Pariah:Misfortunes of The British Kingdom

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When political victories are based on a fraction of the electoral register, perish looks like the only way towards reform

Pariah is a retrospect of Tony Blair’s recent New Labour plebiscite, so far the most absurd ‘election’ of the twenty-first century. After a much-vaunted Constitutional Revolution, overwhelming victory was obtained on less than a quarter of the electoral register, with more people abstaining than voted for Blair. In 2000 the Constitution of the United States collapsed into farce; in 2001 it was the turn of the United Kingdom, as the oldest and most stable of Western democracies turned into a despised pariah of the global age. ‘How is Britain breaking up?’ asks Tom Nairn. Is there any chance – or indeed any need – of its being repaired?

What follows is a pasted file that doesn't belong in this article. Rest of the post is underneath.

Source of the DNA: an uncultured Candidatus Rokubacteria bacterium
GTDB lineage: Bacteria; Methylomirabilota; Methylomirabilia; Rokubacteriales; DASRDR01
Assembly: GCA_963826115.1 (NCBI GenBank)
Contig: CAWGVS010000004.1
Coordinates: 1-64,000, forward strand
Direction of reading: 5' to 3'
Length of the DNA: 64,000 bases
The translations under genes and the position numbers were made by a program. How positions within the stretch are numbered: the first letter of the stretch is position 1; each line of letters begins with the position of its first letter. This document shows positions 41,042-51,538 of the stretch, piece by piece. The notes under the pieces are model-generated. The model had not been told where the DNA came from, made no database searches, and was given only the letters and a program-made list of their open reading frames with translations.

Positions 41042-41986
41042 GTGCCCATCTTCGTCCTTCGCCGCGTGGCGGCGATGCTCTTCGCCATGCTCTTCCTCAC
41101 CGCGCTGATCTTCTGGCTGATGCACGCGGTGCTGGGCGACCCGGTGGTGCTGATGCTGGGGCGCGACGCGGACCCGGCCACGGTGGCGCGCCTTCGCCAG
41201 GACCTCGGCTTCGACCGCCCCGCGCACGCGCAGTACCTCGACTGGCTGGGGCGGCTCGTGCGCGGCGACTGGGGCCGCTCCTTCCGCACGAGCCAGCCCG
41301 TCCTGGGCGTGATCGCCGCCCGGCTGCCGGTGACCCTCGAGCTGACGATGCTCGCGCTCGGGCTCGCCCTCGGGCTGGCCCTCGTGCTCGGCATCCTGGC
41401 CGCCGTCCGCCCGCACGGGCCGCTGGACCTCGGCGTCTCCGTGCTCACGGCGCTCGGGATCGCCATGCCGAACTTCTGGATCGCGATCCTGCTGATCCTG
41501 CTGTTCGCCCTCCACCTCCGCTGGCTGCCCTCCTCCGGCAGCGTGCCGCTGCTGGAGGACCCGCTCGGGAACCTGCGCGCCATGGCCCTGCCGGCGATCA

In this corrosive polemic Nairn argues that democratic and constitutional reform alone provides an answer to such questions. But the longer the British ancien regime endures, the less chance there will be of such changes taking place by agreement. ‘Reform or perish’ is the moral; but perish farther looks like the only way towards reform.